The critical step in midbody maturation that has to be reached in order to prevent regression is presently not known, but our data indicates that the organisation of septin filaments may be a key factor to keep the plasma membrane ingressed without midbody proteins. During the late stages of cytokinesis, the septin distribution was altered from a broad and longitudinal to narrow and perpendicular form relative to the intercellular bridge (Figure 6). This is reminiscent of the reorganisation of septin filaments during cytokinesis in budding yeast . Formation of perpendicular rings of anillin-septin complexes has also been described in HeLa cells . In our study, the perpendicular septin distribution remained even when midbody proteins were no longer detected (Figure 6A, Supplementary Figures 4, 5) and may thus have prevented furrow regression. In support of this conclusion, key roles of septins in the cytokinesis process and for the stability of the intercellular bridge have been demonstrated in several excellent studies [15, 25–27]. However, the understanding of the septin filament system is still limited and two important questions for understanding when furrow regression and bi-nucleation will occur are: how is the formation of different types of high-order septin structures (linear filaments, rings, gauzes) regulated and how are the structures depolymerized? Recent reports indicate that these events are regulated by complex modifications of septins including phosphorylations and sumoylations [28–30], but further studies are clearly warranted on the regulation of septins and their role in cleavage furrow stabilisation.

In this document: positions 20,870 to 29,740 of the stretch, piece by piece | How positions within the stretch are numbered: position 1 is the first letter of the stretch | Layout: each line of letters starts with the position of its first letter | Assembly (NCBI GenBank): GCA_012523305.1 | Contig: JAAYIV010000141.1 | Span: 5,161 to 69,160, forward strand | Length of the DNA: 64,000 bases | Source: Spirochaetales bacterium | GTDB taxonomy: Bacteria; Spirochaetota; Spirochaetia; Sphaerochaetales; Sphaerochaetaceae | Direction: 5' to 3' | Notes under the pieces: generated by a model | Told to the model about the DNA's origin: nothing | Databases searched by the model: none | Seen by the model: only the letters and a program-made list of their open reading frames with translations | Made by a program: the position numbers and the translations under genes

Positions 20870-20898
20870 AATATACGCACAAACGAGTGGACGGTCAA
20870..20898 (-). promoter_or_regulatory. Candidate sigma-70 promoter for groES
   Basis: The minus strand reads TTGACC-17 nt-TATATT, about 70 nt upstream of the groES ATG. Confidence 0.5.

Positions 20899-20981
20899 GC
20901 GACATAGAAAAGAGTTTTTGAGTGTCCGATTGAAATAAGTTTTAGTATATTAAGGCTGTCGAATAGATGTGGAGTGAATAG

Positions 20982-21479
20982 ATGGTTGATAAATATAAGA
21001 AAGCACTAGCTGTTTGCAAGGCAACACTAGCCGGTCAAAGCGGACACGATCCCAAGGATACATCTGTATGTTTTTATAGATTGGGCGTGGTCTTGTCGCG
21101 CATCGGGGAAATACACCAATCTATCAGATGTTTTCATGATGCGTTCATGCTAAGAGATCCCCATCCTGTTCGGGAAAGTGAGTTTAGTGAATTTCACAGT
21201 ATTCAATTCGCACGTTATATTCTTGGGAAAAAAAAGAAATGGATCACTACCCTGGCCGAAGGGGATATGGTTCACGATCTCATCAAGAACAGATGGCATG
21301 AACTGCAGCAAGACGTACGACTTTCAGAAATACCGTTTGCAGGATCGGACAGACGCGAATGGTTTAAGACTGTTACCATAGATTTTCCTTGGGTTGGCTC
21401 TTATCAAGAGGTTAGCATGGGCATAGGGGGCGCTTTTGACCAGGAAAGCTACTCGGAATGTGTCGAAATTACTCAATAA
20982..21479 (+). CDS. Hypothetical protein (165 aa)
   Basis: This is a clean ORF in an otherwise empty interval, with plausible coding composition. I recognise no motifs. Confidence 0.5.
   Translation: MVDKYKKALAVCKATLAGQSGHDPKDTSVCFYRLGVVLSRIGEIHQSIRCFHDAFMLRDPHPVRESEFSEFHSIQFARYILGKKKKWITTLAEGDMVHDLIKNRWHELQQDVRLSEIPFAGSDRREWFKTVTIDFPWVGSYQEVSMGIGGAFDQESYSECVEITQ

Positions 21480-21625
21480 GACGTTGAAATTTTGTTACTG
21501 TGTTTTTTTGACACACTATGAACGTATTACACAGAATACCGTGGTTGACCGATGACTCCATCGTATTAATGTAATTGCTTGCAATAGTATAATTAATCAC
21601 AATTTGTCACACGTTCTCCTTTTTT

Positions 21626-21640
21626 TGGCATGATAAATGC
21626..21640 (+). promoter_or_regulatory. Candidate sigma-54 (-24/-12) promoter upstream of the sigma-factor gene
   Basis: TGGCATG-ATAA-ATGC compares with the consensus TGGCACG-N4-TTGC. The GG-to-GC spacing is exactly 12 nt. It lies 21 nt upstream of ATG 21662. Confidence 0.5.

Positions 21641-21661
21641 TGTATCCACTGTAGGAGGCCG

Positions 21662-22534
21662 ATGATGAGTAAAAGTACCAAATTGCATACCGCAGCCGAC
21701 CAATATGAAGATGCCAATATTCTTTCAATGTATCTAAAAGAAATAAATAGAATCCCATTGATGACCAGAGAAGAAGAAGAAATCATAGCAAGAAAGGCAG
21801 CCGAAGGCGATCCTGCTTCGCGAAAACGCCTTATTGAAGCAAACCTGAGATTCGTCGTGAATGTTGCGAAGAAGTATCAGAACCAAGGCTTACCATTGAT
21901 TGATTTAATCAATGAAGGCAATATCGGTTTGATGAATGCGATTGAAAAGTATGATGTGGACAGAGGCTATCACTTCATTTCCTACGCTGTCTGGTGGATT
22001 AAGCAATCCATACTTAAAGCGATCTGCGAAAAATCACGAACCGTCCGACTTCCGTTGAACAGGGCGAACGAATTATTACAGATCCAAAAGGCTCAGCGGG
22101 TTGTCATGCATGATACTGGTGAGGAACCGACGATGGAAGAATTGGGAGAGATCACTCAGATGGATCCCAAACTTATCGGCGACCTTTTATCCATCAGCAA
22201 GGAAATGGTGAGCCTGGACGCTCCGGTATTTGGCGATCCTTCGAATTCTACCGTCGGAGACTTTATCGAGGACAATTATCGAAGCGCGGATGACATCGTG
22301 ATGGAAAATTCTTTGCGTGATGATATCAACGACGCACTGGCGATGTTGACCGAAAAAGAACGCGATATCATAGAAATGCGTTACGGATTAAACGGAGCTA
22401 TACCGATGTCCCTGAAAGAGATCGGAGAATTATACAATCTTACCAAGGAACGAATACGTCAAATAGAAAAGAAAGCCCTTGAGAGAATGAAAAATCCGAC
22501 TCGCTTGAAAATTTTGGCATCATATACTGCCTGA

Since cleavage furrow regression after failed cytokinesis will result in cells with more than two centrosomes in the following mitosis, it is a potential cause for the formation of aneuploid tumorigenic cells. Cleavage furrow regression has therefore been a topic for studies in numerous reports. However, since the intracellular cytokinetic bridge is narrow, it is often not obvious if two closely located nuclei represent two divided but interacting cells, one bi-nucleated cell with ingressed plasma membrane, or one bi-nucleated cell with regressed plasma membrane. When adherent non-confluent cells are studied in vitro, time-lapse recording of live cells is one method which allows clear determination of this issue, but other methods are needed for studies of non-adherent cells or closely associated cells in vitro and in vivo. Our results suggest that the localisation of septin may be a useful marker for the analysis of abscission and regression.